Commentary on Alabama Law and Society

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Location: Birmingham, Alabama

Tuesday, April 11, 2006

It Would Be Easy

To answer Roy Moore's charge that Bob Riley has forsaken basic Republican principles by saying you must first have principles before you can forsake them. But that would be too cynical.

Nevertheless, as I listen to the various candidate's rhetoric, and skim through their websites, I get the impression that none of the major party candidates really have principles. Now, I do not mean they are loose living, unethical people, I mean I just don't get the sense that any of them have a consistent government philosophy. They all have views on particular issues, but I do not see any theory tying those views together. Take Mr. Moore for an example, what theory explains his opposition to PAC money, his desire to acknowledge God in government, and his opposition to constitutional reform?

In my mind, this is a problem because it makes the candidate somewhat unpredictable. If I do not know what the candidate's general political philosophy is, I do not know how she will decide issues other than those mentioned in the campaign. Nor do I know whether or not I will agree with those positions.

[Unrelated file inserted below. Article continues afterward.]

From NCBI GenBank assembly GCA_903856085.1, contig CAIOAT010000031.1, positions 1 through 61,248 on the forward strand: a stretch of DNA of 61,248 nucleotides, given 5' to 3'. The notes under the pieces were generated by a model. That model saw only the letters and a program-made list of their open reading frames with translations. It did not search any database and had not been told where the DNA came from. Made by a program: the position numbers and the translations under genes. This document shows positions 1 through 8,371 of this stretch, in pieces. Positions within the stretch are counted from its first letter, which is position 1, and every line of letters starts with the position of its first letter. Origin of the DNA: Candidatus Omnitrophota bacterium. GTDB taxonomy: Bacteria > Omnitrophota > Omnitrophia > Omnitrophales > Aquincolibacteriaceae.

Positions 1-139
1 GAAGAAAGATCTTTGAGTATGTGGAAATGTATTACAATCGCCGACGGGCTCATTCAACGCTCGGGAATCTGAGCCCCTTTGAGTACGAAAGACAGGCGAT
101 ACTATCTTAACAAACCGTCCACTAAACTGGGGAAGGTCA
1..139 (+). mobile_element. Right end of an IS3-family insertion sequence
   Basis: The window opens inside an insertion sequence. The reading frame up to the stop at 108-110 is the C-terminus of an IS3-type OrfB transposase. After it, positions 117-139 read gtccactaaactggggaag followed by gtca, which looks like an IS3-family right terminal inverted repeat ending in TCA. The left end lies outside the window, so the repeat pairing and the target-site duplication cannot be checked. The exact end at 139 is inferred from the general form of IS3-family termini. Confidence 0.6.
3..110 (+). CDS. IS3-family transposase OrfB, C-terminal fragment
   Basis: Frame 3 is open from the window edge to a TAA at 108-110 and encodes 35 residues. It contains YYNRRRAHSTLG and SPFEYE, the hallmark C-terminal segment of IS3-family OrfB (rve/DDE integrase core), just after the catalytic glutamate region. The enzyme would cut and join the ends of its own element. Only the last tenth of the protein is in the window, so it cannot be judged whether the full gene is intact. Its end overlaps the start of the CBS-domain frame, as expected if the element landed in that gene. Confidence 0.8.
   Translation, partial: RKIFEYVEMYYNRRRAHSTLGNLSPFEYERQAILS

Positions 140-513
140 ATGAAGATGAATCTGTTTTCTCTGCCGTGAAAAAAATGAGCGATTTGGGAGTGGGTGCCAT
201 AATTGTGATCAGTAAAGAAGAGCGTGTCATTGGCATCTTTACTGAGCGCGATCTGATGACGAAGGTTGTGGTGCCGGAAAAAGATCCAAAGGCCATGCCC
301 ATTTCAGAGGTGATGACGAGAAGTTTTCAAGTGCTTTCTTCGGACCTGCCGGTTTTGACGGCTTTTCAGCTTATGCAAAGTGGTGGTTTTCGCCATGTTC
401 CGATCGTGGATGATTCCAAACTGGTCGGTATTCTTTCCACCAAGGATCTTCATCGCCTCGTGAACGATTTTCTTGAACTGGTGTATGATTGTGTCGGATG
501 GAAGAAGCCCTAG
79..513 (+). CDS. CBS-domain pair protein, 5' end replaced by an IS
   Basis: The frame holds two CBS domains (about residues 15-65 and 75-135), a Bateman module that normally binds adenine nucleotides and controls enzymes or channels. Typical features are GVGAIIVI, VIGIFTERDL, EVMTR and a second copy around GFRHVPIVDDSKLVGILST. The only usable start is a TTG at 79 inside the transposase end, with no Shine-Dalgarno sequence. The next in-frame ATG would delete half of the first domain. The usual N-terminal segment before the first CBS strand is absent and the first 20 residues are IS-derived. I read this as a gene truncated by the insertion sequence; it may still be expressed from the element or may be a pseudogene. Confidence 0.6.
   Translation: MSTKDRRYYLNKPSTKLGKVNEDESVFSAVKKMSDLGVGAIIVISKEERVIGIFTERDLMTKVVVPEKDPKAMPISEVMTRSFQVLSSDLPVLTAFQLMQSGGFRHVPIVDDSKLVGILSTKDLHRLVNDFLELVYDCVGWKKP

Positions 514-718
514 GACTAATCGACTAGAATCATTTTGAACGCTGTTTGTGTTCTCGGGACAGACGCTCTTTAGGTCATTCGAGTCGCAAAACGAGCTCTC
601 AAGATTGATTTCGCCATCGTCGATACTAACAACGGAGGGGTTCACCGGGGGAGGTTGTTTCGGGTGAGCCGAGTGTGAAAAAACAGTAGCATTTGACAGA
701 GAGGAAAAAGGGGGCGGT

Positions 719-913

That she appears to have a philosophy is one reason I could (if allowed) vote for Loretta Nall. Unless I am missing something, her starting point in political debates is: When it comes to government, less is more. The fewer government regulations of personal and economic interests, the better.

I probably do not agree with all the outcomes produced by that philosophy, but it provides predictability. I can at least make an educated guess on what her views will be on new issues. Furthermore, because I find the philosophy generally persuasive, I will probably agree with her positions more often than not.